Should new mothers work at all?

The United Nations Children's Fund (UNICEF) has warned that today's babies and toddlers are the first generation in history to spend much of their early childhoods in formal child care rather than being looked after at home. In a report published before Christmas it said most babies born in Britain spend long periods in nurseries or with childminders despite research showing that under-threes benefit from being looked after at home. The researchers acknowledged that the change reflected greater opportunities for women but added that the fact that two thirds of women in developed countries now work was a "cause for concern".

Is this a fair judgement?

Not according to child care experts. They agree that the quality of childcare has lifelong consequences for mental health, especially in the first three years which are crucial for brain development and psychological stability. But they do not insist that home care is always good and nursery is always bad – there is good and bad in both.

If parents can't stay at home with their children – and four out five say that financial pressures forced them to return to work early – or don't want to, then the emotional and cognitive needs of their children can still be met.

How much time offare new mothersentitled to?

Under current rules they are entitled to 39 weeks of maternity leave, with the first six weeks on full pay and the remaining 33 weeks on £117.18 per week. Many employers have individual, more generous arrangements, with higher pay and/or longer time off. Unicef says Britain should provide a year of parental leave at 50 per cent of salary as a minimum, and says it comes 14th in the EU league table. The most generous nation is Norway, where the mother and father can divide 44 weeks of paid leave between them.

What about fathers?

They are entitled to two weeks paternity leave at £117.18 a week. Nick Clegg, the Liberal Democrat leader who is about to become a father himself, said the current allowance was "pathetic" in an interview this week. he said the Lib Dems would introduce parental leave of up 19 months on statutory payments, with fathers able to take over care of the child after six months if the mother wished to return to work. Separately, the Government announced last month plans to give millions of parents greater rights to request flexible working.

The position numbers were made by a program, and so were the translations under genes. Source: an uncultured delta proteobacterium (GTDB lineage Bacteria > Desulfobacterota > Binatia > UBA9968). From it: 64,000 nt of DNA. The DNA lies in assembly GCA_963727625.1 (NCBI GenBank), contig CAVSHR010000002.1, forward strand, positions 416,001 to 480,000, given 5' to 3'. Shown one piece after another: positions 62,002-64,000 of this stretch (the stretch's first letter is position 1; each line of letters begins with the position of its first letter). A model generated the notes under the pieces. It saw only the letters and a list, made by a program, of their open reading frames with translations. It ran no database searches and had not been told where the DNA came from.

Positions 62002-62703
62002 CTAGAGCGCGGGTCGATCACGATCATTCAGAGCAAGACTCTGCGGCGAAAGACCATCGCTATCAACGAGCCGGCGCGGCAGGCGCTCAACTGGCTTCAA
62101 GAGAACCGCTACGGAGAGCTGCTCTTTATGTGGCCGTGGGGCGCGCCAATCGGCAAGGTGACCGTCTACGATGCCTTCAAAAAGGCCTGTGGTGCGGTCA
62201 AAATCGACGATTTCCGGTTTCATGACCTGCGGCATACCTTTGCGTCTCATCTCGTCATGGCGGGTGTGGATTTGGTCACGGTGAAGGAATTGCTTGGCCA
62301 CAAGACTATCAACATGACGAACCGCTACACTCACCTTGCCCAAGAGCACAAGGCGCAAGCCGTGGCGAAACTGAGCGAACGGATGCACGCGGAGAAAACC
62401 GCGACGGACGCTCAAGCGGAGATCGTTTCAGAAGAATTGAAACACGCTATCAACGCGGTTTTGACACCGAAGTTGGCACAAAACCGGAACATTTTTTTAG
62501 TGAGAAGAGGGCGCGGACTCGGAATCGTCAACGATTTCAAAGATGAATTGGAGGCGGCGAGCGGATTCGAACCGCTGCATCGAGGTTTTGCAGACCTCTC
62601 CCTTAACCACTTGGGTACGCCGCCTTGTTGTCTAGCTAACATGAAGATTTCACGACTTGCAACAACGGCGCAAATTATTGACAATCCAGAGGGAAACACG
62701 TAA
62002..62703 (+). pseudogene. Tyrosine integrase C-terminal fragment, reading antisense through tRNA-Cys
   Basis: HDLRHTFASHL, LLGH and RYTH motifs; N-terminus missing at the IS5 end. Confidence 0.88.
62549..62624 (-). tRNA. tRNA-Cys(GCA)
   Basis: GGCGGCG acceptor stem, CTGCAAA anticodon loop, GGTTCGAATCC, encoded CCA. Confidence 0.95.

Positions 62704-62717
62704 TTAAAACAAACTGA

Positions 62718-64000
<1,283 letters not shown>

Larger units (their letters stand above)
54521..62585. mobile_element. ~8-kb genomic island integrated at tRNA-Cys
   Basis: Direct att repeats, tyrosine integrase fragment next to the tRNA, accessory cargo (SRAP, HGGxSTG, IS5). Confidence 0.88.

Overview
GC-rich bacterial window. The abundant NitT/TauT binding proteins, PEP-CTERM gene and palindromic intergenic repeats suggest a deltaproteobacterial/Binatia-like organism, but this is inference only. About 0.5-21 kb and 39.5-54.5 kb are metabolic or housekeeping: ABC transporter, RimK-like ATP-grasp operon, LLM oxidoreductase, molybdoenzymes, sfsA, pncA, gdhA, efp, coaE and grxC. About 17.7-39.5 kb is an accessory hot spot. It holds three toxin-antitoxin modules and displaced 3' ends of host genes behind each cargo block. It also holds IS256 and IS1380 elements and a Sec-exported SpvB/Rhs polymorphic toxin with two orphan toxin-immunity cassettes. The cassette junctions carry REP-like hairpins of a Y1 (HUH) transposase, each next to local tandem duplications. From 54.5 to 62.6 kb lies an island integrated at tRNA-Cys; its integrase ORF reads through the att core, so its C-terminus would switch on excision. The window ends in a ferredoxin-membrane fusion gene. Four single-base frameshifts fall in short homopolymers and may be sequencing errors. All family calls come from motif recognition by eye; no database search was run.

What conclusions can be drawn from Rachida Dati's decision?

People have to make their own decisions, according to their circumstances, having weighed up the options. There is no "right" decision. But as a society it is vital that we show that parenthood is valued, and provide the support that parents need.

Has Rachida Dati gone back to work too soon?


* It takes at least six weeks for the body to recover from the changes around birth

* New mothers need time to get to know their babies and establish breast feeding

* Too swift a return suggests an imbalance in the relationship between work and family


* How long a woman spends at home after giving birth should be a matter of personal choice

* Women differ in the time it takes them to recover from giving birth, and many feel fine within days

* A mother can still provide the attention that a new-born baby needs, before and after work

Latest stories from i100
Have you tried new the Independent Digital Edition apps?

ES Rentals

    Independent Dating

    By clicking 'Search' you
    are agreeing to our
    Terms of Use.

    iJobs Job Widget
    iJobs General

    Guru Careers: Software Developer / C# Developer

    £40-50K: Guru Careers: We are seeking an experienced Software / C# Developer w...

    Guru Careers: Software Developer

    £35 - 40k + Benefits: Guru Careers: We are seeking a Software Developer (JavaS...

    SThree: Trainee Recruitment Consultant / Resourcer